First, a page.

Immanuel Tremellius (c.1510-1580) was one of the most distinguished scholars of the Reformation era. Following his conversion to Christianity from Judaism, he rose to prominence in the mid-sixteenth century as a professor of Hebrew and Old Testament studies, teaching in numerous highly prestigious Reformed academies and universities across northern Europe. Through his activities in the classroom, and his connections with many of the leading religious and political figures of the age, he had a significant impact on the world around him; but through his published writings, some of which were printed through until the eighteenth century, his influence extended long beyond his death. This study of Tremellius' life and works, his first biography since the nineteenth-century, and the first ever full-length study, uses a chronological framework to trace his spiritual journey from Judaism through Catholicism and on to Calvinism, as well as his physical journey across Europe. Into this structure is woven a broader thematic analysis of Tremellius' place within the history of the Reformation, both as a Christian scholar and teacher, and as a converted Jew. The book includes a detailed examination of Tremellius' two most important publications, his Latin translations of the New Testament from Syriac, of 1569, and of the Old Testament from Hebrew, of 1575-1579. By looking at their composition, the figures to whom they were dedicated, their appearance, textual annotations, choice of language and publishing history, much is revealed about biblical scholarship in the sixteenth century as a whole, and about the roles which these works, in particular, would have filled. It is on these works, above all, that Tremellius' long-term international reputation rests. Encompassing issues of theology, education and religious identity, this book not only provides a fascinating biography of one of the most neglected biblical scholars of the sixteenth century, but also sheds much light on th
’ Austin's survey of Tremellius's scholarship is detailed and thorough… Austin's book rescues Tremellius from earlier contradictory and hazy accounts and provides a full description of his travels, his teaching and his scholarship… It is an important contribution to the study of the Reformation.’ Renaissance Quarterly ’Readers with an interest in Hebrew studies in the early modern era will benefit greatly from this work, as will those who seek to know more about a figure whose significant impact on the intellectual life of early modern Europe has largely been left aside until now. The work is particularly well-suited to upper-level undergraduates, graduate students, and faculty.’ Archiv fÃ¼r Reformationsgeschichte ’Kenneth Austin has produced a major, well-researched, and finely argued study of a nearly forgotten but highly significant figure in the development of sixteenth-century Protestant biblical studies.’ Religious Studies Review ’Detailed, careful, and fascinating, Austin’s study of this important scholar should be welcomed by those interested in Jewish-Christian relations, Reformation history, the history of exegesis and of early printed Bibles and biblical reception.’ Sixteenth Century Journal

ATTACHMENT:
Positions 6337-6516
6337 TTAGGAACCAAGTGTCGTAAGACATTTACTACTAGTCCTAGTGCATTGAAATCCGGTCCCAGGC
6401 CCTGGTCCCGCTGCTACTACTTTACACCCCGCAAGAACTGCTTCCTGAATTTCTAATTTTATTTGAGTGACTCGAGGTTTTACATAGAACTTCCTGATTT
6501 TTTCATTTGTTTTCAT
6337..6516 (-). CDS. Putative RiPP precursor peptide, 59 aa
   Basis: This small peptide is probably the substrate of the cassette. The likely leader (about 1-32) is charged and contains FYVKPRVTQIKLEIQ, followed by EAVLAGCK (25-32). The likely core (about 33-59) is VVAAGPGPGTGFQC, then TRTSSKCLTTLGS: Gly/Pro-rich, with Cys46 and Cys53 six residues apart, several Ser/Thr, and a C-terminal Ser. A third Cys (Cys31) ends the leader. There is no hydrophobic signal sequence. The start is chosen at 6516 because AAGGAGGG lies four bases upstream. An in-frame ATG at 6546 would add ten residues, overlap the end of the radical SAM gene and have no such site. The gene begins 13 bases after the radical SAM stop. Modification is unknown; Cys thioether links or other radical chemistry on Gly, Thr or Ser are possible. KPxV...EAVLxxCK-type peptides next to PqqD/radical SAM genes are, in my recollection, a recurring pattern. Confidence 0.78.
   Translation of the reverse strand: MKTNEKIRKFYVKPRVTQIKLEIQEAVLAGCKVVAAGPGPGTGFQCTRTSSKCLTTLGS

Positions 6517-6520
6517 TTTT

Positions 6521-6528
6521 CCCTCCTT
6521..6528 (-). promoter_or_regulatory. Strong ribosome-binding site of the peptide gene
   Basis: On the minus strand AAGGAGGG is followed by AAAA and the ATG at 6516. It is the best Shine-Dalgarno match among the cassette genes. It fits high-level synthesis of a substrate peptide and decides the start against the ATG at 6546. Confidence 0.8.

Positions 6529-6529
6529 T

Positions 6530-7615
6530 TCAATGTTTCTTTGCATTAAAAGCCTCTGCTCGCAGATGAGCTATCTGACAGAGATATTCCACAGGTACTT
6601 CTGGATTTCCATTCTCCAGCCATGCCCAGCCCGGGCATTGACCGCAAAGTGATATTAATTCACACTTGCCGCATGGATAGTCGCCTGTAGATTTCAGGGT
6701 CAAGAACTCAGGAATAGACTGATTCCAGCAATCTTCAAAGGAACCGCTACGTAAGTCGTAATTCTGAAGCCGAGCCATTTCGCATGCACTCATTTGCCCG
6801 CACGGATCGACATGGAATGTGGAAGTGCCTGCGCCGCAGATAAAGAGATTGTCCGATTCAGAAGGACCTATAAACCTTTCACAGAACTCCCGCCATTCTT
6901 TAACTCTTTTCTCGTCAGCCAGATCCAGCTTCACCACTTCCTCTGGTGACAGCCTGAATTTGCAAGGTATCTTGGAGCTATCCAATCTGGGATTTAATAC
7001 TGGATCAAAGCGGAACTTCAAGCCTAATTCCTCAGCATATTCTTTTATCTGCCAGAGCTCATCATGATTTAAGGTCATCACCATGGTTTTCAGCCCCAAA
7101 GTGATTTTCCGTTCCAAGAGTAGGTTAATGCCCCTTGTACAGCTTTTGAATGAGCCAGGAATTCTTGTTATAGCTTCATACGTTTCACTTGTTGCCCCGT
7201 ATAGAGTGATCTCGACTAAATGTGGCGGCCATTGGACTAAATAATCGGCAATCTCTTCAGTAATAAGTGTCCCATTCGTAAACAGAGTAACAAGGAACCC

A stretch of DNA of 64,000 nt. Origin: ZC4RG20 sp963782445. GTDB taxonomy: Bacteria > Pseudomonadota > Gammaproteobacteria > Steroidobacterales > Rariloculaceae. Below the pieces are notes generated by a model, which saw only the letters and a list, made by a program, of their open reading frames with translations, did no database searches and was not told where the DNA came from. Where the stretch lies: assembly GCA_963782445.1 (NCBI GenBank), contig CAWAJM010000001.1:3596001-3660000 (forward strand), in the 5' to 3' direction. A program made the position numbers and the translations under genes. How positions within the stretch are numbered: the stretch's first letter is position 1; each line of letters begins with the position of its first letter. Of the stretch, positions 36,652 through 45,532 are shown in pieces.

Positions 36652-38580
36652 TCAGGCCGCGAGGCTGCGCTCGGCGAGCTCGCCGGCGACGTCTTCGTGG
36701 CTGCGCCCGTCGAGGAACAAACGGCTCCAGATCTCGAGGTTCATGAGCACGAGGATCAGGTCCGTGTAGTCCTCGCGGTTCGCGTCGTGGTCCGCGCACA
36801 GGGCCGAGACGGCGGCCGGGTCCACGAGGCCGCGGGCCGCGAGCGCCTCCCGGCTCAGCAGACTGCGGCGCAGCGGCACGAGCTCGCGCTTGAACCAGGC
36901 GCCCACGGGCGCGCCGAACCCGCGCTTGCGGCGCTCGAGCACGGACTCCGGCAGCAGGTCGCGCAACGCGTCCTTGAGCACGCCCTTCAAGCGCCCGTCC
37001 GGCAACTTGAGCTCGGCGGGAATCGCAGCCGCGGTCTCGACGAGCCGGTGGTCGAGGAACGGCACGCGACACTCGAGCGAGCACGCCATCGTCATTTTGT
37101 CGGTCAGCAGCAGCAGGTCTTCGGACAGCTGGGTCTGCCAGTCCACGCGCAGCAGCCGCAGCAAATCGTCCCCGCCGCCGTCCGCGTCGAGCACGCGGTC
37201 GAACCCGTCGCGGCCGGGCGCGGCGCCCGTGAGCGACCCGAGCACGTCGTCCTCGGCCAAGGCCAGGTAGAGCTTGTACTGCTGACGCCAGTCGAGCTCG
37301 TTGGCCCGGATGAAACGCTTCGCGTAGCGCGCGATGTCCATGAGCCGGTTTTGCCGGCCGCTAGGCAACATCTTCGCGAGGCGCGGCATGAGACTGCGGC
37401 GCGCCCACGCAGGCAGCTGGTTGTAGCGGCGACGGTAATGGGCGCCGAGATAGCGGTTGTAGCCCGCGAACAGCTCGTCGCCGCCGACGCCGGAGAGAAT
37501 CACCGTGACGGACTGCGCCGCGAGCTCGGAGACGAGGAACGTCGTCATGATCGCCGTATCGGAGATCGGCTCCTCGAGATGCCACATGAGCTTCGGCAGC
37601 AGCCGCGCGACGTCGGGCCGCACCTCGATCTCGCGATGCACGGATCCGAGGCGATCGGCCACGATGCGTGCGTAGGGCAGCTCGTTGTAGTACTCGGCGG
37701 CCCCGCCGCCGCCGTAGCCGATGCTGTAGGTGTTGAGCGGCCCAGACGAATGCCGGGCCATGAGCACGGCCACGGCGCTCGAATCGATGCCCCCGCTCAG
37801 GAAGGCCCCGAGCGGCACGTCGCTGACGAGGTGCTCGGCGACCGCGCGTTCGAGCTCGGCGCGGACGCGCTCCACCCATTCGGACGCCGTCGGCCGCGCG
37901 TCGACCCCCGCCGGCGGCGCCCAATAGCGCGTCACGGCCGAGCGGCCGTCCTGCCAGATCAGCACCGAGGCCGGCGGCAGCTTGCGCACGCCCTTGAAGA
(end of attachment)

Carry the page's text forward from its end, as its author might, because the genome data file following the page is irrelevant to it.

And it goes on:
Contents: Preface: Introduction; A Jew in a renaissance city; Conversion and the flight into exile; Beginning a life in exile; Regius professor; Bridging the gap: ZweibrÃ¼cken and Hornbach; Professor of the Old Testament at Heidelberg; The Novum Testamentum; The Testamenti Veteris Biblia Sacra; The last years; Conclusion; Appendix; Bibliography; Index.